In high school I worked in food service at a retirement home, serving food to the residents, as well as prepping for meals and cleaning up. Certain foods will forever be linked in my mind to this experience, one of them being cinnamon toast. Cinnamon toast was a resident favorite for breakfast, and to this day, every time I smell the toasting of cinnamon bread it brings me back to those days.
This recipe produces bread that is far superior to that served in the retirement home, but it still gives off that same wonderful sugary-cinnamony smell as it toasts up to golden perfection in the toaster. Smeared with some butter and sprinkled with a little more cinnamon, because why not, this bread is a wonderful way to start the day.
The only problem I had with this bread was while it was baking. Partway through I smelled some burning and realized that some of the sugar had leaked out of the bread and had fallen to the floor of the oven where it was burning. Not the best smell. A few moments later, this blob of burning sugar then burst into flames! It wasn't too bad, and quickly died out, but I just want to warn you that this could happen. It's probably a good idea to put a baking sheet (lined with foil for easy clean up) under the loaf pan while it is baking. I also recommend covering this bread with foil halfway through, or even earlier, to prevent it from getting too brown. But however it comes out, it makes great cinnamon toast!
Cinnamon Swirl Loaf
Adapted From Martha Stewart's Baking Handbook
For the dough:
- 17 ounces (3¼ cups) all-purpose flour
- 1 1/4 teaspoons instant yeast
- ¼ cup sugar
- 1¼ teaspoons coarse salt
- 1½ teaspoons ground cinnamon
- 1 large egg
- 4 tablespoons unsalted butter, at room temperature
- 1 cup warm milk
- ¾ cup sugar
- 1 tablespoons ground cinnamon
- 2 tablespoons water
- 1 egg, lightly beaten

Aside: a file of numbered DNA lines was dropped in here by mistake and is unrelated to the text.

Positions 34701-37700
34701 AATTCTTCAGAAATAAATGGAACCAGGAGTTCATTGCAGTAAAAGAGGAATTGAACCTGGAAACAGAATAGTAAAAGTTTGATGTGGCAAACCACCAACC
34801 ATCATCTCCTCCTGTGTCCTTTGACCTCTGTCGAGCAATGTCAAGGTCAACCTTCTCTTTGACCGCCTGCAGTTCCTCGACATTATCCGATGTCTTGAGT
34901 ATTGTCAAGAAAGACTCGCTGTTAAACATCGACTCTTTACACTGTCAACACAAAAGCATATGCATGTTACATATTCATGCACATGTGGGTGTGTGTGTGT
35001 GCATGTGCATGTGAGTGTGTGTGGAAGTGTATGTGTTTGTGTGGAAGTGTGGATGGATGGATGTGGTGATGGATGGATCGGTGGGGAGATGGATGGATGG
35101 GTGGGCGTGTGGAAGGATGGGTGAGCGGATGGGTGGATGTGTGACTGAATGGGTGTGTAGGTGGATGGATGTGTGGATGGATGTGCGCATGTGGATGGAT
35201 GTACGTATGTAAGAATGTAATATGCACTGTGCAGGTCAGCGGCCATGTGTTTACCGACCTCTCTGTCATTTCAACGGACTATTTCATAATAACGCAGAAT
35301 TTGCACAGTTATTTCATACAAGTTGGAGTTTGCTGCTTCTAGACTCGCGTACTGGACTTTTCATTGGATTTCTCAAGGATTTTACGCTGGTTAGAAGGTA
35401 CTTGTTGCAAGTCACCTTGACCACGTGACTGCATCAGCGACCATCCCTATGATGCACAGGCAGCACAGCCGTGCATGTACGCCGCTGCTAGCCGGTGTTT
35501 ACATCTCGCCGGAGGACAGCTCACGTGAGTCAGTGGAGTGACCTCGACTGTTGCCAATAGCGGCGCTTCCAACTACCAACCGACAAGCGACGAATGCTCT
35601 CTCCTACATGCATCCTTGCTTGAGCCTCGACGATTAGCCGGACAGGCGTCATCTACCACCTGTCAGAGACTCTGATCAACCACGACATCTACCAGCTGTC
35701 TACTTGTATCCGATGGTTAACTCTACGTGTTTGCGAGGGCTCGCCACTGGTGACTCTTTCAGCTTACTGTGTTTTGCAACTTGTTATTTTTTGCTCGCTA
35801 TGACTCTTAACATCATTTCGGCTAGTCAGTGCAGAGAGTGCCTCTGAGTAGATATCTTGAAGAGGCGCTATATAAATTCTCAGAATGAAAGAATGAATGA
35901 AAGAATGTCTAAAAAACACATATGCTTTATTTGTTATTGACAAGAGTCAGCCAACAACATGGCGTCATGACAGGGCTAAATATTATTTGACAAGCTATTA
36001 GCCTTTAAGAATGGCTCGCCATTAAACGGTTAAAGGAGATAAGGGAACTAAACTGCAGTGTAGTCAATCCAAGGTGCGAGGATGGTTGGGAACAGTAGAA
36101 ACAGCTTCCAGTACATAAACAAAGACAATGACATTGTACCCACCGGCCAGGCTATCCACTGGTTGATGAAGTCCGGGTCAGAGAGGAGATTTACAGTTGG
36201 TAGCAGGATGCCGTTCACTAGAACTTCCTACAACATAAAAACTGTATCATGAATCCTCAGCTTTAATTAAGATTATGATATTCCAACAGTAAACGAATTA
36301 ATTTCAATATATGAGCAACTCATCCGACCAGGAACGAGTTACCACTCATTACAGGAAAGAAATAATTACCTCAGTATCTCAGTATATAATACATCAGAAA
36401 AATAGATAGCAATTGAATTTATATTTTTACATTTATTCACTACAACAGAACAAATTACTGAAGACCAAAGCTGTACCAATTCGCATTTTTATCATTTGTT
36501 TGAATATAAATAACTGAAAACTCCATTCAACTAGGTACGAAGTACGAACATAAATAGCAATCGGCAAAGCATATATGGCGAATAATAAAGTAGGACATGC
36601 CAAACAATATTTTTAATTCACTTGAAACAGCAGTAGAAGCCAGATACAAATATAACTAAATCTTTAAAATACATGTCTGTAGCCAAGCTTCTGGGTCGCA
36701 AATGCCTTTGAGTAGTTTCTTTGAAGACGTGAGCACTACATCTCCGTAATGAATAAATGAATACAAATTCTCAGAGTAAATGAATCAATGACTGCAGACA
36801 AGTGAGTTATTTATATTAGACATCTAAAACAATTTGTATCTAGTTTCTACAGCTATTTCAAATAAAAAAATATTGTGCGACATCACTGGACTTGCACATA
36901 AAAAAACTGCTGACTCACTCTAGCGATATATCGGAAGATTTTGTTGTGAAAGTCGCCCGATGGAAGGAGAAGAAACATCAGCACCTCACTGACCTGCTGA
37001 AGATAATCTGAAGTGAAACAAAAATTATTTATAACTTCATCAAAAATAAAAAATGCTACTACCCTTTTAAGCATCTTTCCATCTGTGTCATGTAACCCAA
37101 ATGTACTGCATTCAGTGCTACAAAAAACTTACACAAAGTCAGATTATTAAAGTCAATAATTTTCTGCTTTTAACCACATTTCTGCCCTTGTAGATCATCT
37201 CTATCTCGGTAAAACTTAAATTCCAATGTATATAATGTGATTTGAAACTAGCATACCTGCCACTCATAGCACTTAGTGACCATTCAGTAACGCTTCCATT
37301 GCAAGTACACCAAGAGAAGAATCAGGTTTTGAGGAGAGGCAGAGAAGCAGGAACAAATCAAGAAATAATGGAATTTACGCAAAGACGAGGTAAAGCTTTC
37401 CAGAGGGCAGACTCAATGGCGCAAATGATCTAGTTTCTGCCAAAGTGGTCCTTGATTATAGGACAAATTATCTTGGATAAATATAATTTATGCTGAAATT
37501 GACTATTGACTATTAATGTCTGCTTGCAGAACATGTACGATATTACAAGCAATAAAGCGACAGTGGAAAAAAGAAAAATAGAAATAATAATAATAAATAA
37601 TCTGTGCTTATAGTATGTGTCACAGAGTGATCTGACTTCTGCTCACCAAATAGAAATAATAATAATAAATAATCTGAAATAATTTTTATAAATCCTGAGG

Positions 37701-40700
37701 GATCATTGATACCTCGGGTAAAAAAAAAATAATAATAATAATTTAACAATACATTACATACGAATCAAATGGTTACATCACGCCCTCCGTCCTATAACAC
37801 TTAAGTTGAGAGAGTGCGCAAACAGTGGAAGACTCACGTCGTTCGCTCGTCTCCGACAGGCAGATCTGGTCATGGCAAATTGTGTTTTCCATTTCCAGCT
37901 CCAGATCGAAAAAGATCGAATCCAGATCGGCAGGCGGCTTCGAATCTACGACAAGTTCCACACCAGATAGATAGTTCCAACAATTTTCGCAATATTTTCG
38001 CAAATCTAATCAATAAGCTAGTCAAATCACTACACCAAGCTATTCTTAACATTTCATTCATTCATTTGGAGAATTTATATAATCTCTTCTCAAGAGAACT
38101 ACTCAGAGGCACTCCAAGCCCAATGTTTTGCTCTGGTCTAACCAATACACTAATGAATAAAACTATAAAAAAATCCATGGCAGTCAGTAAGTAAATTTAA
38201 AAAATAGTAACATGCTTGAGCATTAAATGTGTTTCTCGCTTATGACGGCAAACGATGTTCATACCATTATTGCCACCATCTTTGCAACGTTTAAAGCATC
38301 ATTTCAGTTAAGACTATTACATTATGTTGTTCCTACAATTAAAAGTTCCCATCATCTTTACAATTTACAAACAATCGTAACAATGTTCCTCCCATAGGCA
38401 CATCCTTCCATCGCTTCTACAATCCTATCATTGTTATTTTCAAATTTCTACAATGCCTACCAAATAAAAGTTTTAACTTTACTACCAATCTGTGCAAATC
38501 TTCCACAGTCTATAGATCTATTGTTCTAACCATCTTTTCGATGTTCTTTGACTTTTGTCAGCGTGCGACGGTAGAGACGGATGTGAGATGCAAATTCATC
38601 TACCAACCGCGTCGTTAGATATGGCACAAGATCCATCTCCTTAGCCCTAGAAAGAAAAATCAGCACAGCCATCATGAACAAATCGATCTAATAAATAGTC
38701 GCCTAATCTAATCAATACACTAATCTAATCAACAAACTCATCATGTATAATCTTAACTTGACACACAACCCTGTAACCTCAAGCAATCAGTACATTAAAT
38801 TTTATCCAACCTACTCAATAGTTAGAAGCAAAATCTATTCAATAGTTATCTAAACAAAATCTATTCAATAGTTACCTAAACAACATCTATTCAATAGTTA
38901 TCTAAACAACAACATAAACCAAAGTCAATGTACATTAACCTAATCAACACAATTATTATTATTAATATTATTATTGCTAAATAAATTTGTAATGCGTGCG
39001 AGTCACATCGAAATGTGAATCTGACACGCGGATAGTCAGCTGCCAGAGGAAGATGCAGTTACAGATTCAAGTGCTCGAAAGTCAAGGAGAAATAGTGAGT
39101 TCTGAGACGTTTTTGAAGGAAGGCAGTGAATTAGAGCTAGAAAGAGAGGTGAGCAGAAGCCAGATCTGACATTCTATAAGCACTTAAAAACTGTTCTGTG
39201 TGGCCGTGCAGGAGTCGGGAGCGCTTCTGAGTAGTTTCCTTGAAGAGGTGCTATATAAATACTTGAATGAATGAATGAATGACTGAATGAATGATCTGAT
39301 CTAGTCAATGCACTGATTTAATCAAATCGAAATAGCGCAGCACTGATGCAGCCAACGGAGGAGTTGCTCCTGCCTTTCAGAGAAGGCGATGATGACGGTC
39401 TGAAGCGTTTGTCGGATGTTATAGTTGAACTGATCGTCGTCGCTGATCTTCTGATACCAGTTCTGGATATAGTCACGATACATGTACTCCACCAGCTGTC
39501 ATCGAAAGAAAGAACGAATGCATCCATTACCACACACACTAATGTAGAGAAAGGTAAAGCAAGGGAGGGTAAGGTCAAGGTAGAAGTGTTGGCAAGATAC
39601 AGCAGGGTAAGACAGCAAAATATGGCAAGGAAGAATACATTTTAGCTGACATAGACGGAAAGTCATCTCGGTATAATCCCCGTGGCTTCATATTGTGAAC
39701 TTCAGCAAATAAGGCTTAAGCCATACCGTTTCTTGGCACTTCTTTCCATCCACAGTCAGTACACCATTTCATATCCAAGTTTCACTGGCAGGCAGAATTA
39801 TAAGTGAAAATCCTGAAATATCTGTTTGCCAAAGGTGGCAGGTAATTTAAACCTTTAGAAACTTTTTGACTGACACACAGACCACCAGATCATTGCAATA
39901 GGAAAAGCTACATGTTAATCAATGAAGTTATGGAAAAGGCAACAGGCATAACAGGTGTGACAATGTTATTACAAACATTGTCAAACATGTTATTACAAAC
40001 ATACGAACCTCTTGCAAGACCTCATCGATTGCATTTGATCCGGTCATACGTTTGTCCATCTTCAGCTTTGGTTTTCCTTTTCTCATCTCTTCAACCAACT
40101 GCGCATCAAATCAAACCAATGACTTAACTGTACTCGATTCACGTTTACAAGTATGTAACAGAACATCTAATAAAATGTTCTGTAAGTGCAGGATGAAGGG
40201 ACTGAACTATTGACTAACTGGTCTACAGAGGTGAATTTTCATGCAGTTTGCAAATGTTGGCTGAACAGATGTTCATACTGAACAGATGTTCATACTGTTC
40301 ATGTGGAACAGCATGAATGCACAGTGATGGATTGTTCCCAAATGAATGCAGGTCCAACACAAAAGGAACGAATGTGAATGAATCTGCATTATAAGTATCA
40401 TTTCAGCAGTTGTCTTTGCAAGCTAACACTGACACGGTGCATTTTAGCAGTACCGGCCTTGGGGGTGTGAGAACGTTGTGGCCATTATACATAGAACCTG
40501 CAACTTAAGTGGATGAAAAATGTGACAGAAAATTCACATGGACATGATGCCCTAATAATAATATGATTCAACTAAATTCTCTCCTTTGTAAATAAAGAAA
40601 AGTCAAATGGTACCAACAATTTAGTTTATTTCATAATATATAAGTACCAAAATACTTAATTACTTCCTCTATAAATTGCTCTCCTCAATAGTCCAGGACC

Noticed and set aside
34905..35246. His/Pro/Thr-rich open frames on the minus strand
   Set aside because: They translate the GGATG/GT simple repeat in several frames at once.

In the bowl of a stand mixer fitted with the dough hook, combine the flour, yeast, sugar, salt and cinnamon. Give a quick mix with a wooden spoon to combine. Add in the egg, butter, and warm milk and again mix briefly, until a shaggy dough forms. Knead with the dough hook (or by hand) on low speed until the dough is mostly smooth and clears the sides of the bowl, 5-6 minutes until the dough is smooth and supple.
Transfer the dough to a lightly oiled bowl, turning once to coat. Cover the bowl with plastic wrap or a clean kitchen towel and let rise in a warm place until doubled in bulk, about 1 hour.
Turn the dough out onto a lightly floured work surface. Pat into a round. Fold the bottom third of the dough up and fold the top third down, like a business-letter. Then fold the right and left sides into the center in thirds, forming a rectangle. Press down to seal. Return to the bowl, cover and let rise again until doubled, about 40 minutes.
Generously butter a 9 by 5-inch loaf pan. To make the filling, combine the sugar, cinnamon and water in a small bowl and whisk until well combined.
Return the dough to a lightly floured work surface. Roll the dough into a 10 by 12-inch rectangle. Brush lightly with the beaten egg. Sprinkle with the cinnamon-sugar mixture, leaving a thin border around the edges. Fold in the edges of the long sides of the dough about 1 inch.
Beginning with one of the short ends, roll the dough up into a tight spiral log, gently pressing as you go. Pinch the seam shut, and place the loaf seam side-down in the prepared baking pan. Cover loosely with plastic wrap or a clean towel and let rise until the dough rises just above the edge of the pan, about 30 minutes.
Meanwhile, preheat the oven to 425˚ F. When the loaf has risen, brush the top of the loaf lightly with the remaining beaten egg. Bake, rotating the pan halfway through, until the loaf is golden brown, about 45 minutes. If the surface seems to be browning too quickly, tent loosely with foil. Cool in the pan 5 minutes, then turn the loaf out and transfer to a wire rack to cool completely before slicing.